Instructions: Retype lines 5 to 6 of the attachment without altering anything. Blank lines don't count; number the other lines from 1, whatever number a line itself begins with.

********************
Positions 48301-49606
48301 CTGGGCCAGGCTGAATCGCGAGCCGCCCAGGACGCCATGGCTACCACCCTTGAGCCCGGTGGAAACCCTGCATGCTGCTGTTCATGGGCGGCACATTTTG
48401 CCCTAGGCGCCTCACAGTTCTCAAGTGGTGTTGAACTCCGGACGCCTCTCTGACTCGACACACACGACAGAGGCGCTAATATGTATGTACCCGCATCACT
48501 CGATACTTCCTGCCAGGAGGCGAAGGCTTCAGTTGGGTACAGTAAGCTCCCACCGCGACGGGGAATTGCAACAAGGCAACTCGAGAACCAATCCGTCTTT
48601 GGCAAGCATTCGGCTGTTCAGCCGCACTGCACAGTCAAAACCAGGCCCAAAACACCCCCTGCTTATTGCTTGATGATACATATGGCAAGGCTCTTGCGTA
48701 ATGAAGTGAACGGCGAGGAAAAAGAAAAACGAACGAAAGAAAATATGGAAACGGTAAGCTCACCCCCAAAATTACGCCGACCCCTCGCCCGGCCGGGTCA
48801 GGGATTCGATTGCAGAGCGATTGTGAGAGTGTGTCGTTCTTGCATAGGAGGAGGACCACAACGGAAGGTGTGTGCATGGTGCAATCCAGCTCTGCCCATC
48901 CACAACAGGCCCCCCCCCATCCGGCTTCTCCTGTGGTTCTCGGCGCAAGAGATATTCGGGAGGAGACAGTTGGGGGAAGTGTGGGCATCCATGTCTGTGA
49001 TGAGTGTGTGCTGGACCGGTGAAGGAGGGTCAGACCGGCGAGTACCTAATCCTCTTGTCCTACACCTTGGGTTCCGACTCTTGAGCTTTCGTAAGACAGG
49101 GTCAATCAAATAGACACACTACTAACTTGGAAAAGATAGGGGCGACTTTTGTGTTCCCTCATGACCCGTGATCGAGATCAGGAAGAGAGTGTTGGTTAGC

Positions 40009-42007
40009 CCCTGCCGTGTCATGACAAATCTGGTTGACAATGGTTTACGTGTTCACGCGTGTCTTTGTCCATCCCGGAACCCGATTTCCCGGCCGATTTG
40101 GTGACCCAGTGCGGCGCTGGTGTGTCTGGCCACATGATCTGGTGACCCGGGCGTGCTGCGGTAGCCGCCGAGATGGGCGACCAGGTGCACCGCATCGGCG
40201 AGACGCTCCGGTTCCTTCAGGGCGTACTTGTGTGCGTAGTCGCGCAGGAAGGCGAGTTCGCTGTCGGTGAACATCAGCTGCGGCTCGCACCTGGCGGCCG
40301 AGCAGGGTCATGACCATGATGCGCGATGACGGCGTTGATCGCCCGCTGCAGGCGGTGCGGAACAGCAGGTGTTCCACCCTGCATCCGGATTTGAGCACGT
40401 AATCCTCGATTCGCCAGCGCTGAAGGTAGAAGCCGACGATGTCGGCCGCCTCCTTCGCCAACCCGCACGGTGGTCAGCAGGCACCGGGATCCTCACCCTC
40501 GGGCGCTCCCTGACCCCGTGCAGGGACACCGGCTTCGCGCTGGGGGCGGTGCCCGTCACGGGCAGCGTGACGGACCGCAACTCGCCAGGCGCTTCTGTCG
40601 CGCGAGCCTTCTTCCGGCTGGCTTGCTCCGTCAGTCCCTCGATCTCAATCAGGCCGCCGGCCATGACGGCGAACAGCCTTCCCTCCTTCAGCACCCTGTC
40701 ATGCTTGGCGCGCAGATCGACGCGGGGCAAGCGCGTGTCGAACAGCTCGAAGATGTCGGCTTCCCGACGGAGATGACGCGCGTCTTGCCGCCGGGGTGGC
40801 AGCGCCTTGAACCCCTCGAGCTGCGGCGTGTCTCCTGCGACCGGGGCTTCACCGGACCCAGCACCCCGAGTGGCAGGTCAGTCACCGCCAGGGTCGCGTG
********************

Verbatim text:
48601 GGCAAGCATTCGGCTGTTCAGCCGCACTGCACAGTCAAAACCAGGCCCAAAACACCCCCTGCTTATTGCTTGATGATACATATGGCAAGGCTCTTGCGTA
48701 ATGAAGTGAACGGCGAGGAAAAAGAAAAACGAACGAAAGAAAATATGGAAACGGTAAGCTCACCCCCAAAATTACGCCGACCCCTCGCCCGGCCGGGTCA